The Grande Sassiere, 3747m, is one of the highest (if not THE highest) rideable-down-from summits in the entirety of the Alps. Not many people have attempted to ride it but, since about 2009 with the total disappearance of the glacier from the West ridge, there is normally a 6-week-per-year window when it’s possible to ride down from the top, free of snow and ice. It’s located in the Tarentaise Valley of the French Alps, which runs very close to Mont Blanc between Albertville and Bourg-Saint-Maurice. The area is perhaps more famous for its winter skiing resorts, such as, Tigne, Les Arcs and La Plagne, however, the summer mountain biking trails – mostly served by the same ski uplifts – are mind blowing in their extent. It really is a highly recommended area to visit and from Geneva or Chamonix the area can be approached in about 2 hours by car.
The bike guiding company in the area is Trail Addiction, owned and run by Ash Smith. He had been following my mountain photography and video for some time and thought that the Grande Sassiere would be a great location for us to visit and to cut a short movie. It was with his invitation that I took Max Schumann, Fabian Gleitsmann and Johannes Pistrol over from Germany to stay with them for a few days so that we could ride the project. Ben Jones, Ash’s most trusted bike guide, joined us for the trip up the mountain and generally pointed us in the right direction in order to save time.
The fact that the starting point for the ascent is quite high ( 2200m ) and it is relatively easy to ascend (a slog, but low technicality) lends itself very well as a venue for the hiking-biking style of mountain biking that is now becoming more popular in Europe. The climb, taking about 4 hours, is roughly in three stages. Firstly, a carry up from the car park over smooth single trail to the beginning of the ridge line, secondly, riding and pushing along a flatter middle section beside a glacier and, lastly, a steep carry up the final summit peak. It’s this last section, especially when carrying a bike and heading up into the thinner air at that altitude, which makes for a final sting in the tail in terms of getting to the summit. Once on top, the view is mind-boggling (you can see pretty much all of the Western Alps and more) but more exciting, you just get a feeling of being extremely high up on a true mountaineering peak.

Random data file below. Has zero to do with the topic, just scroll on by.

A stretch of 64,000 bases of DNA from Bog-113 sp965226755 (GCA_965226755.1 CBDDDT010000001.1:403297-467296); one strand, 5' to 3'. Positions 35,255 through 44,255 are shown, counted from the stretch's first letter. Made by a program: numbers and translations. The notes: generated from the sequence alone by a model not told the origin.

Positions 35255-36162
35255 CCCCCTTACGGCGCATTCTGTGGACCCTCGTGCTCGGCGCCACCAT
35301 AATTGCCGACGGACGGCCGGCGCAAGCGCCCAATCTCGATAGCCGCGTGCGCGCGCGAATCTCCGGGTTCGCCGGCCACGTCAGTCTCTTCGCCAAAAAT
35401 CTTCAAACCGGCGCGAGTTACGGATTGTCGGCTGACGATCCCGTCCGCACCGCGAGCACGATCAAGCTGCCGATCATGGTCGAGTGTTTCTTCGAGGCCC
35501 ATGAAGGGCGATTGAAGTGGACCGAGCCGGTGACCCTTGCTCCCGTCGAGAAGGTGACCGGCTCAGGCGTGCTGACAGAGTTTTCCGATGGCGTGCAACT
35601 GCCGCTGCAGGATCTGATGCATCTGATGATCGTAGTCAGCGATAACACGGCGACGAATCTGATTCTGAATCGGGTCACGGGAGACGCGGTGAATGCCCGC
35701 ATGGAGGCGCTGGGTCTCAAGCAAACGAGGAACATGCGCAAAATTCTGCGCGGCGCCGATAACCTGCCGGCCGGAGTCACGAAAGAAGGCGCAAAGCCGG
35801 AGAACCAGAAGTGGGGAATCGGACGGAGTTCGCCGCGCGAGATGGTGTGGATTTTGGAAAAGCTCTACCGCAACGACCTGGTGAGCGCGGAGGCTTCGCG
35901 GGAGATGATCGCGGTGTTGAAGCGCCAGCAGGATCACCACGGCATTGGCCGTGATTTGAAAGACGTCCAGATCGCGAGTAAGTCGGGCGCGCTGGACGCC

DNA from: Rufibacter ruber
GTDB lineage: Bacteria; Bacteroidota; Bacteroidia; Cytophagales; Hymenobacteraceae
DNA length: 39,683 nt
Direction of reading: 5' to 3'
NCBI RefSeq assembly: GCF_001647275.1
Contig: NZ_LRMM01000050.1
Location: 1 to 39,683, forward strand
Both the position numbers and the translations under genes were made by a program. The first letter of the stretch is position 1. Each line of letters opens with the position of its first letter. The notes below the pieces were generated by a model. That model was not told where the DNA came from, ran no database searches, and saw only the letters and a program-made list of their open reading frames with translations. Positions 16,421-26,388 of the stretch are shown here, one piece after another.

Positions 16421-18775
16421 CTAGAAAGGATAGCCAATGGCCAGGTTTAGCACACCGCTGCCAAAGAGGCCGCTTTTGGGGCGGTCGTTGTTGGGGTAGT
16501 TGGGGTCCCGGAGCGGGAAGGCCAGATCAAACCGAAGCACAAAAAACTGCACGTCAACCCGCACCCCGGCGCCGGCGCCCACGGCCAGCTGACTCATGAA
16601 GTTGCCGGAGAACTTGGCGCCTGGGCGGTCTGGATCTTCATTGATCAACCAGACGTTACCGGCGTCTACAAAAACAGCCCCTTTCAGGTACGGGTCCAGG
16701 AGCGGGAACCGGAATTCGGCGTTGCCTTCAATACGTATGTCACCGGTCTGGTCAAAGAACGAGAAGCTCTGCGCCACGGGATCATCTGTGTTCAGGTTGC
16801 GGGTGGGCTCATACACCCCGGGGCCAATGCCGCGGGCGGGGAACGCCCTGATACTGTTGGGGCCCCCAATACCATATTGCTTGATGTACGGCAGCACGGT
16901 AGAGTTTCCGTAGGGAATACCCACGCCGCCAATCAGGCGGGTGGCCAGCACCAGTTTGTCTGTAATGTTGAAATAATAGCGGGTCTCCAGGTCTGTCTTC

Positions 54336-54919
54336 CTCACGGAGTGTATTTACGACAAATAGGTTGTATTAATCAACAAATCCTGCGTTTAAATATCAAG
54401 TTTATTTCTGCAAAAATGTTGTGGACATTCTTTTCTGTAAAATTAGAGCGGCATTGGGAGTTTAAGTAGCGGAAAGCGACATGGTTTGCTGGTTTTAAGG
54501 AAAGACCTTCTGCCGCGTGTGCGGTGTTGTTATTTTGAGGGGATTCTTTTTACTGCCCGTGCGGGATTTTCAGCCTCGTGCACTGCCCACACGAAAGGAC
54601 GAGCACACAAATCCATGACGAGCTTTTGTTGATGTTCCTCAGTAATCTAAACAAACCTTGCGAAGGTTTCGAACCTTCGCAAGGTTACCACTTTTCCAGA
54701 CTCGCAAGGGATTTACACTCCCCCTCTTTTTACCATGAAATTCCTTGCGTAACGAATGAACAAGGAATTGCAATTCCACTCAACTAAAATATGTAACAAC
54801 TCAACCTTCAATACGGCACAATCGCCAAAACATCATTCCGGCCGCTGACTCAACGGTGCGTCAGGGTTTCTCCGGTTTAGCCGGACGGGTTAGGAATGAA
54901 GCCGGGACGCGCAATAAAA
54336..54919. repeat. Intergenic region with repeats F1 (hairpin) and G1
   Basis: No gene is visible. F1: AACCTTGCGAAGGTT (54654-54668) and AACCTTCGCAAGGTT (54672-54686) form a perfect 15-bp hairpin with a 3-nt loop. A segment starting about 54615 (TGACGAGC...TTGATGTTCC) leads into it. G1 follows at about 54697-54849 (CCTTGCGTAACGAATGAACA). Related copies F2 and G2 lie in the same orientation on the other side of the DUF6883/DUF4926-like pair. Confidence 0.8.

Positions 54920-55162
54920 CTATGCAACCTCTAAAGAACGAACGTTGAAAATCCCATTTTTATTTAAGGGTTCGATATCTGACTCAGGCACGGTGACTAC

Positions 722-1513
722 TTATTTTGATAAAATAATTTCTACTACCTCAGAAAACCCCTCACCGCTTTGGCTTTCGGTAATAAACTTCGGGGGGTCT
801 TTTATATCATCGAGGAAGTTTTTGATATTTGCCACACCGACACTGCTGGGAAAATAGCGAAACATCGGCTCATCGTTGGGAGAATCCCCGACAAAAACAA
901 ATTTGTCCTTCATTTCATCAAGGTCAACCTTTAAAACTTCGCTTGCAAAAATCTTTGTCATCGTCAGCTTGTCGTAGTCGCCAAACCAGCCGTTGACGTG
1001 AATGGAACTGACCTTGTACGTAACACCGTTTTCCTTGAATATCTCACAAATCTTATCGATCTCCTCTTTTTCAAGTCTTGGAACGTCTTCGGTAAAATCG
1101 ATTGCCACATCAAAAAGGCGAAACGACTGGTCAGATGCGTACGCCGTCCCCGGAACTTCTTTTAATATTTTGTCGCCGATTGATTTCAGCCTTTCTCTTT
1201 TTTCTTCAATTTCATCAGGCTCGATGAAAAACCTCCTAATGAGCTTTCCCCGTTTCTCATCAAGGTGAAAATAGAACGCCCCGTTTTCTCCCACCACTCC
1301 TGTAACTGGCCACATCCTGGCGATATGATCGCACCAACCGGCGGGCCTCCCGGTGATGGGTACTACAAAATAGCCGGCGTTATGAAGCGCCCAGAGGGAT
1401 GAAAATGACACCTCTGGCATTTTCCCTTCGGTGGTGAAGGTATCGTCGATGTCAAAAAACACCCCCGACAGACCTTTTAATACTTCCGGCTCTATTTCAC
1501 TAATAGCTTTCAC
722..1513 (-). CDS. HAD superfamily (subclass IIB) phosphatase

The ride down involves a 1500m descent over about 10km of trail which is all rideable except for 3 or 4 steeper shelves. The roll off the top feels committing due to the exposure. A fall to the right would send you crashing down a steep snow field to the glacier; a fall to the left and you’d be in base-jumping territory.
Although this is the steepest part of the whole descent it’s not that technical, just committing on a loose gravely surface.
Once off this the angle eases to more of a rolling ridge line with some faster sections of rocky trail. But you can’t let it rip completely because there are some nasty steps that surprise you from nowhere.
We descended in the evening because it was the best time to catch the light and, with the mountain being so dry, the riders left an amazing dust trail behind them that seemed to glow in the light.
Photographically, this amazing light kept us high on the mountain for too long shooting and filming. When darkness fell, quicker than we expected, we had only reached the end of the middle section of the ridge at a small subsidiary summit dome. Here we paused for a few minutes to put our lights on and to take some last twilight pics.
Even though we rode this last section in the dark, supported by our superb Lupine lights, we all found this to be one of the most classic descent sections on the whole mountain. There were long sections of mixed flowy and technical single trail in a breathtaking situation above the valley and the resort of Tignes. At 9:30pm we arrived back at the cars, all feeling a little dehydrated and whacked from the altitude, but glad to have ridden another classic of the Alps.